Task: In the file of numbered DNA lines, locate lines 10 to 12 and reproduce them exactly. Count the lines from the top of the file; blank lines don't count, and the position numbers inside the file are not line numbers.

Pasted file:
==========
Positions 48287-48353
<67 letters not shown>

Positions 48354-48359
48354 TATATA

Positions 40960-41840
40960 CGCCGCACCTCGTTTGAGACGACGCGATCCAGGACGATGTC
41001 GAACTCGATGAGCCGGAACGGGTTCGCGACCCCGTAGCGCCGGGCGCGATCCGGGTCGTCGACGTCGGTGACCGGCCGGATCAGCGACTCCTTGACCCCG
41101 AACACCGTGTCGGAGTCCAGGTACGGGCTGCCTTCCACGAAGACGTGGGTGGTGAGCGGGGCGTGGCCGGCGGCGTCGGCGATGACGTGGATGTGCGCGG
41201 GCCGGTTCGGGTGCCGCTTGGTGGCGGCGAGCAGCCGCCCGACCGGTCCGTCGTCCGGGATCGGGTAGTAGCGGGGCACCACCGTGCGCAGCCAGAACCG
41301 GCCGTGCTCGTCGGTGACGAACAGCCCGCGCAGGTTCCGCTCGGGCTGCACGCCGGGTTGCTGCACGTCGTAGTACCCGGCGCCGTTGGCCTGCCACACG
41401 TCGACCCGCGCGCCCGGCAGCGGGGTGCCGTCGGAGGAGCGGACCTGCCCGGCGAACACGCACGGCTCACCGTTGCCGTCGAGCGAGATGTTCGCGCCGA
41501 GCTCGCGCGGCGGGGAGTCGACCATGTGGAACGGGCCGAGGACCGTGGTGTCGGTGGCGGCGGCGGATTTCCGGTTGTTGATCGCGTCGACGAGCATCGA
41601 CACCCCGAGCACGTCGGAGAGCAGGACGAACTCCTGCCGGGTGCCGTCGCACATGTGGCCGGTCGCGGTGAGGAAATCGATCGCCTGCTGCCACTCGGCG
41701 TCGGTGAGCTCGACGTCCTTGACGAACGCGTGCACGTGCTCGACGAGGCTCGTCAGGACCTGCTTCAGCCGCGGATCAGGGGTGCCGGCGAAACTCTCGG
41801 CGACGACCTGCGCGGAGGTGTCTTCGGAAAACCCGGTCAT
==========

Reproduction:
41301 GCCGTGCTCGTCGGTGACGAACAGCCCGCGCAGGTTCCGCTCGGGCTGCACGCCGGGTTGCTGCACGTCGTAGTACCCGGCGCCGTTGGCCTGCCACACG
41401 TCGACCCGCGCGCCCGGCAGCGGGGTGCCGTCGGAGGAGCGGACCTGCCCGGCGAACACGCACGGCTCACCGTTGCCGTCGAGCGAGATGTTCGCGCCGA
41501 GCTCGCGCGGCGGGGAGTCGACCATGTGGAACGGGCCGAGGACCGTGGTGTCGGTGGCGGCGGCGGATTTCCGGTTGTTGATCGCGTCGACGAGCATCGA